|5 Keys To Building A Business That Doesn’t Bury The Humans At Its Core|
Organizations are bureaucracies at their core, and it is hard to think of any formalized collective human endeavor, and especially any business, as being free of rules, structures, and processes.
WRITTEN BY: Tim Leberecht
ANY ORGANIZATION WITH GRAND AMBITIONS MUST BE BUILT AROUND A HUMANIST SOUL. HERE’S HOW IT’S DONE, ARGUES TIM LEBERECHT OF FROG.
As business leaders speak of the “Human Age” and claim that capitalism is being replaced by “talentism”--defined as access to talent as a key resource and differentiator--many companies have embarked on initiatives to “unleash their human potential.” Those are big words and noble ambitions, and naturally they seem worth striving for. But as one of the hosts of a hackathon in San Francisco this weekend, which invites developers, designers, and other creative minds to “reinvent business,” I have been wondering: What is a “human” business, anyway?
THERE’S A CHASM BETWEEN INDIVIDUAL HUMAN BEHAVIOR AND THE DESIGN OF ORGANIZATIONS.
You might argue that the notion of a human business is a category error. Organizations are bureaucracies at their core, and it is hard to think of any formalized collective human endeavor, and especially any business, as being free of rules, structures, and processes. After all, these factors are what ultimately makes corporations (and nonprofits alike) reliable and trustworthy, and grants them their authority. Consequently, there appears to be a fundamental chasm between individual human behavior--which is expansive and multifaceted, ranging from the rational to the wildly irrational, sentimental, and unpredictable--and the design of organizations: rational, practical, results oriented, and engineered to perform consistently.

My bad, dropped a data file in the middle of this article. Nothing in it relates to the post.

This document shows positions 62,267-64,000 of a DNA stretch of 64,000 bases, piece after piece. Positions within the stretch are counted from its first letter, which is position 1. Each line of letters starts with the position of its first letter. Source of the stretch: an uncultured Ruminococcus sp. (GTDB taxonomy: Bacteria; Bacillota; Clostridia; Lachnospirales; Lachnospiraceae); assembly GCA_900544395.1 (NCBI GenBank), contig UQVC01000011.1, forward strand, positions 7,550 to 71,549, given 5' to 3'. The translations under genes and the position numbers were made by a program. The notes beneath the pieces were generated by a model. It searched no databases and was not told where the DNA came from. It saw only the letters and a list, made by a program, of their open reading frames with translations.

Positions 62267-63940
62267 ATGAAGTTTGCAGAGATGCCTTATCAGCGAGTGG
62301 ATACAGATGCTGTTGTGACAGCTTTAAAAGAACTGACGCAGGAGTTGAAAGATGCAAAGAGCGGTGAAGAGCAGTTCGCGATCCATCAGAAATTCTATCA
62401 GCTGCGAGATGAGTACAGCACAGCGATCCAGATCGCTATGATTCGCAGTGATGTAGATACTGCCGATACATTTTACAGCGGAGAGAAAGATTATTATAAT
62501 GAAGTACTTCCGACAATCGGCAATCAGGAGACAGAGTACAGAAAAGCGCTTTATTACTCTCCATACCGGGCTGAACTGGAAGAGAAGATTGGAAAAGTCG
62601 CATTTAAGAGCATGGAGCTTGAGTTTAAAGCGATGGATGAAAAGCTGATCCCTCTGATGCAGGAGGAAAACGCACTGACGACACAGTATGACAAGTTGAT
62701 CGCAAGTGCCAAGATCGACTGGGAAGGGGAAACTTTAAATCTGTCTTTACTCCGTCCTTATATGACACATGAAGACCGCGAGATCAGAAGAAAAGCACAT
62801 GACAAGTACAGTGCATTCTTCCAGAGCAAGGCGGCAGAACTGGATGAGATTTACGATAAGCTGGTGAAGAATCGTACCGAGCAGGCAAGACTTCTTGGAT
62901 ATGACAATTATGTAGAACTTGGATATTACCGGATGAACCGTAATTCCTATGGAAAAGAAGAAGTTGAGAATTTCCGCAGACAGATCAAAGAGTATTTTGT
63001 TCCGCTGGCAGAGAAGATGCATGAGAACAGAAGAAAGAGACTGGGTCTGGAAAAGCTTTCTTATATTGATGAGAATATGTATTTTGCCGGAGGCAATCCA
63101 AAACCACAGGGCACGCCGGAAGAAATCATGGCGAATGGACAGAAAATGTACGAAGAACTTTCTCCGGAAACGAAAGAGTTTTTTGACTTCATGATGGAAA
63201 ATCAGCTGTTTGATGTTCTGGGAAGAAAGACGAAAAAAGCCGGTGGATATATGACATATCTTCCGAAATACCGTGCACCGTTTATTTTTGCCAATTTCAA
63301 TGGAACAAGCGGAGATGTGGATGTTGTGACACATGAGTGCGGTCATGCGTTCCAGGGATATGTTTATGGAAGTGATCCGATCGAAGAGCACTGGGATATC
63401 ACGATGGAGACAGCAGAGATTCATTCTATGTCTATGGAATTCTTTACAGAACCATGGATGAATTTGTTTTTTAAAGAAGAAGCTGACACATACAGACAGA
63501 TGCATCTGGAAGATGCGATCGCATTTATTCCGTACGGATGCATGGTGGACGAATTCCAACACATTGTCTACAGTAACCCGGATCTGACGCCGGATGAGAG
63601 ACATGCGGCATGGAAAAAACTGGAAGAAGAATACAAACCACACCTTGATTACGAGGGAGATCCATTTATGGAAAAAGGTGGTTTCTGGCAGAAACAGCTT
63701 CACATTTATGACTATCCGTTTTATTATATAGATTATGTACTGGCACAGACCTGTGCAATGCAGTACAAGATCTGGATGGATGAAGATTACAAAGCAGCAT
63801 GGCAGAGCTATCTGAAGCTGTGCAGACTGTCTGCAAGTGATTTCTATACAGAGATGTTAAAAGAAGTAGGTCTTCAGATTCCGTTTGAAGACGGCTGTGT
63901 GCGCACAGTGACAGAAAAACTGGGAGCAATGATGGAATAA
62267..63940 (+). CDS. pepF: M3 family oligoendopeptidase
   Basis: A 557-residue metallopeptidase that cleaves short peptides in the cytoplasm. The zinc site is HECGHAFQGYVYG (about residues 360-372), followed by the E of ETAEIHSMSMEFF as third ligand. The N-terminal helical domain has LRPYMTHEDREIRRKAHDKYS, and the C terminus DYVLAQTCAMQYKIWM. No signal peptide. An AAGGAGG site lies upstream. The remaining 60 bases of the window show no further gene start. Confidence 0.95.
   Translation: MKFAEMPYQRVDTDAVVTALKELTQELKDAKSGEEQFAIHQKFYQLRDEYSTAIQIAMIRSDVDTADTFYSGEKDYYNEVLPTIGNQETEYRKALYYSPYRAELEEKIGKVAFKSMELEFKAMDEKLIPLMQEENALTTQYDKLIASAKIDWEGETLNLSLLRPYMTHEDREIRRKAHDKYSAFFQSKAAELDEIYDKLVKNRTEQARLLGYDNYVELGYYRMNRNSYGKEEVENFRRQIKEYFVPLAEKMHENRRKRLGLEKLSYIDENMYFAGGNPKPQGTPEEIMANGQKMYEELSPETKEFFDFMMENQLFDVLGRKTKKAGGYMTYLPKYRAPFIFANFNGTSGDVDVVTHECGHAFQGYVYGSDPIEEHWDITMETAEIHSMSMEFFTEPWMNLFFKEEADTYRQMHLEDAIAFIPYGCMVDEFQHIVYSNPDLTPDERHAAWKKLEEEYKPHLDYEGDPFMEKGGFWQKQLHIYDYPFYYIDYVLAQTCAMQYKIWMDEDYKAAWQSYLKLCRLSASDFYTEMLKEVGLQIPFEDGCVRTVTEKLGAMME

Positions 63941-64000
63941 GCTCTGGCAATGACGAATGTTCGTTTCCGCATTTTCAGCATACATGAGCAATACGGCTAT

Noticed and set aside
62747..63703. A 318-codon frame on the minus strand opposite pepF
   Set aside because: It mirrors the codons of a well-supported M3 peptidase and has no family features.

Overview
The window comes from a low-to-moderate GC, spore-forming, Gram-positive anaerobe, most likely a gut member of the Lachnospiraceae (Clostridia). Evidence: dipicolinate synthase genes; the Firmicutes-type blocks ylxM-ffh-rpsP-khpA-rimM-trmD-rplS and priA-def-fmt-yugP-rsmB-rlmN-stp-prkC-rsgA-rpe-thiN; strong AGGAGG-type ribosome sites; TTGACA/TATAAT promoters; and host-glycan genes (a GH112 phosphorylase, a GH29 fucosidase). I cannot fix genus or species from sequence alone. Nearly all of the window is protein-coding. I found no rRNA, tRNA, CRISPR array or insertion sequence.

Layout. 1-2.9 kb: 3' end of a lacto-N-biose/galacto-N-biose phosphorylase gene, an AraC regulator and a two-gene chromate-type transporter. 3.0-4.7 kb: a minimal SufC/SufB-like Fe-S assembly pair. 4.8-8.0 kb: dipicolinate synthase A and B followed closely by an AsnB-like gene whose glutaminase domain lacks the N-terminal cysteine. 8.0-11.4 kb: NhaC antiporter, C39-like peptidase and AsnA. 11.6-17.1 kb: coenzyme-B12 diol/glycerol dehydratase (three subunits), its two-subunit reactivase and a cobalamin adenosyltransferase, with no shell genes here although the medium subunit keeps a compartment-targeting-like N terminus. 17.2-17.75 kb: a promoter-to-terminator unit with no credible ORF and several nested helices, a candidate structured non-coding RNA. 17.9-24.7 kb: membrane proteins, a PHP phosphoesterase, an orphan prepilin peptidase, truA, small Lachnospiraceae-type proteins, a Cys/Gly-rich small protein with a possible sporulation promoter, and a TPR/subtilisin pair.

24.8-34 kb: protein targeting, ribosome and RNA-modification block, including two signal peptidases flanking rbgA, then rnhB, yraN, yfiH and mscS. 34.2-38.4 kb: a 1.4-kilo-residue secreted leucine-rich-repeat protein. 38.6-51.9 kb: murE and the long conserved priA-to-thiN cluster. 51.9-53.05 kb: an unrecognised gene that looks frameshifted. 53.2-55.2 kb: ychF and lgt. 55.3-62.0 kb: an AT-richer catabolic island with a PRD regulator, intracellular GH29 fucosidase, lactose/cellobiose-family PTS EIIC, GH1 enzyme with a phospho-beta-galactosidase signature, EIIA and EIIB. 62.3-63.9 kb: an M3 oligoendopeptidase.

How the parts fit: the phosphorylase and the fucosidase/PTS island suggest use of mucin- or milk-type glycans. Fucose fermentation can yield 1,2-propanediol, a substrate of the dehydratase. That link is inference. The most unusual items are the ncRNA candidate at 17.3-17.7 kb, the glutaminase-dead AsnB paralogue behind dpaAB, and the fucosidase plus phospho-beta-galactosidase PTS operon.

And yet, companies are made up of people who are loving, caring, generous, forgiving, and wildly creative at their best, and incoherent, inconsistent, moody, selfish, arrogant, aggressive--and yes, even violent at their worst (not coincidentally, the corporation, when contextualized as a “person,” has been diagnosed a psychopath in a popular 2004documentary film). Inarguably, every corporation under the sun (well, maybe except for Foxconn’s robot-powered manufacturing lines) is made of and run by humans, and quintessentially based on human relationships. So how can any enterprise not be human?
I prefer the term humanist business. “Human” describes what we are, “humanist” signifies what we want to be. A business might be human because it best caters to the actual, realistic human needs (articulated, for example, by Maslow’s Pyramid of Needs, but it becomes humanist only by aspiring to a greater purpose that enables the ideal human condition through its very pursuit.
Humanist businesses offer a community of sympathetic individuals a unique collaboration model to realize what I would consider the five categories of distinctively human potential. They also reflect five qualities that are necessary for any organization looking to redesign how they operate to be more productive and prosperous. Here they are.